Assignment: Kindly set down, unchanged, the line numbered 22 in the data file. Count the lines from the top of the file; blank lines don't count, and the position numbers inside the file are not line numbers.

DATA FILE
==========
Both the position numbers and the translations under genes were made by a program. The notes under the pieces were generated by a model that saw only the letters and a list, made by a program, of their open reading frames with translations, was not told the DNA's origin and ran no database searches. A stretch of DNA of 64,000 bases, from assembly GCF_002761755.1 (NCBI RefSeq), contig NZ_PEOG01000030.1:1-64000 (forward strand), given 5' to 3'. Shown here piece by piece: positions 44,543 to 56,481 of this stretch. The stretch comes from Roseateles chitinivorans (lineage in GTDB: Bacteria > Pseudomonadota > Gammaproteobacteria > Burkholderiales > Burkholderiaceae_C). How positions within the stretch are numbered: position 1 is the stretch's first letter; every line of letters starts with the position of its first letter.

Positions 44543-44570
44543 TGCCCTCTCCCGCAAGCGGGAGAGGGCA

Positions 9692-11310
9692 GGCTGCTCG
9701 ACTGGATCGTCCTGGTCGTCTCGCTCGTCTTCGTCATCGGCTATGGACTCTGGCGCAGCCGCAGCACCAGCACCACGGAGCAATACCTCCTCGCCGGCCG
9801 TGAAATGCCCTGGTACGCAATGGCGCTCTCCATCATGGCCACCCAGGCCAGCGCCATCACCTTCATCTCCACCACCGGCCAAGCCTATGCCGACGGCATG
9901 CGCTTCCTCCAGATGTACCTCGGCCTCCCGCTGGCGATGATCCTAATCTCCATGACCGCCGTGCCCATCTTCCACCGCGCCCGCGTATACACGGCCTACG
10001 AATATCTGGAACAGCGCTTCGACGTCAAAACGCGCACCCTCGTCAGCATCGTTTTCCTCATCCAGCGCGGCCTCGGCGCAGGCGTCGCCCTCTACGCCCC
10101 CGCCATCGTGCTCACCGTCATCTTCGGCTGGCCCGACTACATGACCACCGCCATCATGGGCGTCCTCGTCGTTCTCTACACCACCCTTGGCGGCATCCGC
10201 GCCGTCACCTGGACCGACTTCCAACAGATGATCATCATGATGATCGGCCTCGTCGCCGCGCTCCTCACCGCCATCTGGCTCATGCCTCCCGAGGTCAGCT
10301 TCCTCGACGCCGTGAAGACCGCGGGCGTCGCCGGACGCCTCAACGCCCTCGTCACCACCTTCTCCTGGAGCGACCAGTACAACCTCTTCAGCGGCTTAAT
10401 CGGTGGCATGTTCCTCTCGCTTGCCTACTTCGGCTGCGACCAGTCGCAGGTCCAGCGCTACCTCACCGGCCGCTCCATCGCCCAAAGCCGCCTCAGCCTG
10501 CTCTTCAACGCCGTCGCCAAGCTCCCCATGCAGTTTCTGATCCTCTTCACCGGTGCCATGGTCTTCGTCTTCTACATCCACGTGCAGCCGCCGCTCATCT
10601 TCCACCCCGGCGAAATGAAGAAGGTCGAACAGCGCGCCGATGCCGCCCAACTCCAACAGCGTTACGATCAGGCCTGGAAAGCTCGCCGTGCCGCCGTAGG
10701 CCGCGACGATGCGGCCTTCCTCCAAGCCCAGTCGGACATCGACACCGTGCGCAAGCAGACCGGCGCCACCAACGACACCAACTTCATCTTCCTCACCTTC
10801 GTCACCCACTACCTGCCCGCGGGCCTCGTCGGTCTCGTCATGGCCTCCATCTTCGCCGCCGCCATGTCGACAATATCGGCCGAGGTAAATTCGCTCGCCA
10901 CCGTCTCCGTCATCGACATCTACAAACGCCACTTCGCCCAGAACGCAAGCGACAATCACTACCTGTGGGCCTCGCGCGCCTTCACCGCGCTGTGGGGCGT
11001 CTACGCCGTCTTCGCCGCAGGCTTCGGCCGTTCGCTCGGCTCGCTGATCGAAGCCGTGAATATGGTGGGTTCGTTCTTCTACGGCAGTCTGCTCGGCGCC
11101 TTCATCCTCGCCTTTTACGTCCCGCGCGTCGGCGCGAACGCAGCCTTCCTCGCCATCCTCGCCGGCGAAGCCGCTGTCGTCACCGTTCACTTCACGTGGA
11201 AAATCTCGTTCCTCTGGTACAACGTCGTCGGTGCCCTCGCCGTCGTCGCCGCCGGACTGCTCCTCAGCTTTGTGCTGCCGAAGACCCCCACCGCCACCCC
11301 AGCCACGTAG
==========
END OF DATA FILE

11301 AGCCACGTAG